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African highlights from ‘State of Broadband 2012’ report

September 26, 2012  »  Statistics & VideoNo Comment

The Broadband Commission for Digital Development has released its first-ever country-by-country snapshot of the state of broadband deployment worldwide.

The State of Broadband 2012: Achieving Digital Inclusion for All evaluates the roll-out of broadband around the world and tracks progress towards achieving four advocacy targets set by the Commission in 2011 for boosting broadband affordability and uptake. It also provides country rankings for 177 economies on economic impact, penetration, and national broadband policy.

Advocacy Targets:

  1. All countries should have a national broadband plan or strategy by 2015
  2. Entry-level broadband services should be made affordable in developing countries (cost less than 5% of average monthly income) by 2015.
  3. By 2015, 40% of households in developing countries should have Internet access. Currently: 20% with 23.3% growth between 2010 and 2011.
  4. By 2015, Internet user penetration should reach 60% worldwide, 50% in developing countries, and 15% in least developed countries. 207 out of 252 million new Internet users last year came from developing countries. In addition, Internet penetration in developing countries has grown from 2.1% in 2000 to 24.4% at the start of 2012. Least developed countries: 3.6% penetration in 2010 to 6% in just two years.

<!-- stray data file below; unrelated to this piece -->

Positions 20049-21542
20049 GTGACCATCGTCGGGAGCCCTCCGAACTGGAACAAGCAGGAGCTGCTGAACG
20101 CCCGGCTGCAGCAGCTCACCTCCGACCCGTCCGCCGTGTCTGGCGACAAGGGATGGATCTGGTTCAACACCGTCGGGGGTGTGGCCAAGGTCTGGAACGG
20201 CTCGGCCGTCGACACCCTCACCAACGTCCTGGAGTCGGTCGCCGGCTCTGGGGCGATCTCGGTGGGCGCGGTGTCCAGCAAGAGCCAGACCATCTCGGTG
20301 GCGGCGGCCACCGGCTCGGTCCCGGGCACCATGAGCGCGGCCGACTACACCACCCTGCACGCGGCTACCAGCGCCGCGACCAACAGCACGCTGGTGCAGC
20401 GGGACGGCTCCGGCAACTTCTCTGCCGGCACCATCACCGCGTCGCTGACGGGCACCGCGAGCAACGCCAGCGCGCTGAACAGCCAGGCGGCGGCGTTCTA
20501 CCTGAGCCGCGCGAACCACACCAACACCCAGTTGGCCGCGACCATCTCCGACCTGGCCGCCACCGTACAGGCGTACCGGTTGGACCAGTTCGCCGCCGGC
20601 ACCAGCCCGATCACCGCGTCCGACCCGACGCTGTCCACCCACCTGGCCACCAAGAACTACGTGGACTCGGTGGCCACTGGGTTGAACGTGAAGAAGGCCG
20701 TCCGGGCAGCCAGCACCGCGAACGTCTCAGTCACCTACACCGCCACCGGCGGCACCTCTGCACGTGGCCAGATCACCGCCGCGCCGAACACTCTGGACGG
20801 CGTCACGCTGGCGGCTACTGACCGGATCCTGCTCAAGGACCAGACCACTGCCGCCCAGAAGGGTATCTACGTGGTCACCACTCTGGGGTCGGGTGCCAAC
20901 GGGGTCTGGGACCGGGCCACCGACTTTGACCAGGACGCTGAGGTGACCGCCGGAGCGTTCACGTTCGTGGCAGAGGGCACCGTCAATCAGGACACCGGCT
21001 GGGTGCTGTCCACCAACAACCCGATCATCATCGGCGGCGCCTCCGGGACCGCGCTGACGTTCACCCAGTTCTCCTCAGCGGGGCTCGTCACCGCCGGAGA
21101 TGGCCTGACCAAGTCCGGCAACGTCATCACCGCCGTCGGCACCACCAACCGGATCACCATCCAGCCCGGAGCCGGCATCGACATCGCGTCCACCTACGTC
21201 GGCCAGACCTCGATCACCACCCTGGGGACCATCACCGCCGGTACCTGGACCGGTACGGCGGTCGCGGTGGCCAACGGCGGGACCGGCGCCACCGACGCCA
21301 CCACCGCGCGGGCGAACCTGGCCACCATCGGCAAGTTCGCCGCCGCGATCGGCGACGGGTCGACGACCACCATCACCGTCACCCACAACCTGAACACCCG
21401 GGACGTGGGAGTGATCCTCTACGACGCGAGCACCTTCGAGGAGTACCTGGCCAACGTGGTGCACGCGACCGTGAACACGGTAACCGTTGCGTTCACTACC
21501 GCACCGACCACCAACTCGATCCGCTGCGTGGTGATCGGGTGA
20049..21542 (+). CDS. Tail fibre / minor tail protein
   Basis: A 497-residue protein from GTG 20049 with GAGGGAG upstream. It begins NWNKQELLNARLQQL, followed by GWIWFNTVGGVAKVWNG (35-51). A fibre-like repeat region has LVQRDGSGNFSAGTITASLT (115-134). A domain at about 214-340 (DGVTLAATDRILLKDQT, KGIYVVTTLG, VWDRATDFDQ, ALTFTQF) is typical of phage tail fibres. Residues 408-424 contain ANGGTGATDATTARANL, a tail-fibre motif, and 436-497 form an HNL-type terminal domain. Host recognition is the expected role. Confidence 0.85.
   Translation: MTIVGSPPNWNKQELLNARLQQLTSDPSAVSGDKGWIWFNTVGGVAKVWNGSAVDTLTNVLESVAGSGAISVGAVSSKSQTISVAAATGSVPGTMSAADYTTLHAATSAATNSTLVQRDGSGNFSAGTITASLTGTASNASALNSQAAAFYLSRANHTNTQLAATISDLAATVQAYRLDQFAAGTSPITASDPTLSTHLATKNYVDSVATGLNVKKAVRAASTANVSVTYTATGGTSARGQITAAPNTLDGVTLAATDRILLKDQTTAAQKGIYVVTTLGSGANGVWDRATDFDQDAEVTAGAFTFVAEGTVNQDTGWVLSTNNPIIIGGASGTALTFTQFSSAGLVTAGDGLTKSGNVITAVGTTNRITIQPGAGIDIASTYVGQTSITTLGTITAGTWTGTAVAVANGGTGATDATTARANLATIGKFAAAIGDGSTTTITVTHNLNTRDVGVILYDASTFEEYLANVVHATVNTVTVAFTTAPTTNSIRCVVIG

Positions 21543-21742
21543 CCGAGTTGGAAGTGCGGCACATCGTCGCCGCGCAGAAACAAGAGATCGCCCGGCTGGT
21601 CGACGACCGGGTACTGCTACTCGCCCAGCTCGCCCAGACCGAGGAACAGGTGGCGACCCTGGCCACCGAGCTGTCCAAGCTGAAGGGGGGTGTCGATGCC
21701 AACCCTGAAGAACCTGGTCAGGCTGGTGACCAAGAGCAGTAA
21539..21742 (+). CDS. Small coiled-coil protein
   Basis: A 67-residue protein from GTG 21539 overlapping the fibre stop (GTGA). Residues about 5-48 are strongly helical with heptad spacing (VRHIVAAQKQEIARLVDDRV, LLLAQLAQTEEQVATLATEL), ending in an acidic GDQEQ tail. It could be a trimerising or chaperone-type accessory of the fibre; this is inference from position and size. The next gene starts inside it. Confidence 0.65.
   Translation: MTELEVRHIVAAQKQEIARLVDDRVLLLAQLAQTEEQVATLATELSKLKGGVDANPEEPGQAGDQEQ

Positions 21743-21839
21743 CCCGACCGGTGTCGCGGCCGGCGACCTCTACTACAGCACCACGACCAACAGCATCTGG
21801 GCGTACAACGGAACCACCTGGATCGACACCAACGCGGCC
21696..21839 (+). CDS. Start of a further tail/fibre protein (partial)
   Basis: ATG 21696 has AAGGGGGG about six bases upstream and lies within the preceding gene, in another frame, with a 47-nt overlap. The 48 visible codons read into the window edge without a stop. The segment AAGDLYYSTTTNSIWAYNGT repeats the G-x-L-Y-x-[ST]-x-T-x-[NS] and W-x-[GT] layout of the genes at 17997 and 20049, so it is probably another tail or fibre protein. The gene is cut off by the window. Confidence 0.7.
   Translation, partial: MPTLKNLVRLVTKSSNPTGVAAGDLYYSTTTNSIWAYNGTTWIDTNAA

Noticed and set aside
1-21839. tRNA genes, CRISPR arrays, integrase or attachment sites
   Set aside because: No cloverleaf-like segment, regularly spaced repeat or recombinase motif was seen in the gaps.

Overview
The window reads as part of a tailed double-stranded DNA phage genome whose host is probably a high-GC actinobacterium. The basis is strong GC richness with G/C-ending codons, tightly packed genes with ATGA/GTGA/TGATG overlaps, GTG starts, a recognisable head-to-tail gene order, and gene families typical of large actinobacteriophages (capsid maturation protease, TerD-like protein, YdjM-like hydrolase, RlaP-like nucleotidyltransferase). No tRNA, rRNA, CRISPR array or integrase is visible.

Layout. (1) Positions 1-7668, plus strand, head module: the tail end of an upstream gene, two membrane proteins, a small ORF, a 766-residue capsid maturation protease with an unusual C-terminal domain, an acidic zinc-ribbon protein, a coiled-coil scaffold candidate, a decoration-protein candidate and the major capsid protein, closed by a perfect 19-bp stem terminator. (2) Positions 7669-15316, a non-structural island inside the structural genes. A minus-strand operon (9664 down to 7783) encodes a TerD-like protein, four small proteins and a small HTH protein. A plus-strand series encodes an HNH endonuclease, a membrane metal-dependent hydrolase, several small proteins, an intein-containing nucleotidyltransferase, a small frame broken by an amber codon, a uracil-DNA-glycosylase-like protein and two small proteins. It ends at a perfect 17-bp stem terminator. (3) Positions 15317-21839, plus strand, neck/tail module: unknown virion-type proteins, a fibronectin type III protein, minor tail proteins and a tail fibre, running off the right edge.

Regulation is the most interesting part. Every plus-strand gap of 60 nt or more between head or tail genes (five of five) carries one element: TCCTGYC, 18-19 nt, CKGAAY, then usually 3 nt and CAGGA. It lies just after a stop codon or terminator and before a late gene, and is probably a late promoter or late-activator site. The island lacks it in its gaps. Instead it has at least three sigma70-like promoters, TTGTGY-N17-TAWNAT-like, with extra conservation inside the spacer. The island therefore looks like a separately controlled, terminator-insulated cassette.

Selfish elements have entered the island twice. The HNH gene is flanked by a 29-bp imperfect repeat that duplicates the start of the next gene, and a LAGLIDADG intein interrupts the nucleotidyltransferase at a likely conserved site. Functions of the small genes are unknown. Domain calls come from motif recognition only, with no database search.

African Findings:

  • Global fixed broadband subscriptions, 2011: 1 million (0.2% of world total)
  • Global mobile broadband subscriptions, 2011: 31 million (2.7% of world total)
  • ICTs directly contribute 7% to Africa’s GDP – well above the global average. Basically, the value of a mobile phone is higher than Africa (partly due to the importance of mobile money services). {World Bank and AfDB}
  • In 2015, wireless broadband could contribute nearly 2% to GDP in South Africa and over 1% in Nigeria. {GSMA and Analysys Mason}
  • 19 African nations have less than 0.1 active mobile broadband subscription per 100 inhabitants. 34 have less than 2 per 100. Ghana leads with 23 per 100, ranked 40th in the world. (as of 2011)

There is predicted to be a 15-fold increase in web traffic by 2017. In order to handle the surge in demand, countries should:

  • explore spectrum management
  • use universal service funds to develop broadband for all
  • update and review ICT regulations
  • reduce taxes on telecom equipment and services
  • stimulate local content creation
  • enhance demand through e-governance initiatives
  • monitor development statistics
  • promote ICT skills training

Additionally, the report pointed out how women represent nearly 2/3 of the untapped mobile market. Forward-thinking operators would be wise to encourage participation within this influential group over the next five years.

ITU analysts believe that mobile broadband could prove the platform for achieving the boost needed to get progress back on track. The signs are promising. At end 2011, there were already almost twice as many mobile broadband subscriptions as fixed broadband connections. Some 119 countries now have a national broadband plan or policy in place. Expect an even greater emphasis on ICT and mobile regulation in African nations as both public and private sectors cope with skyrocketing Internet usage.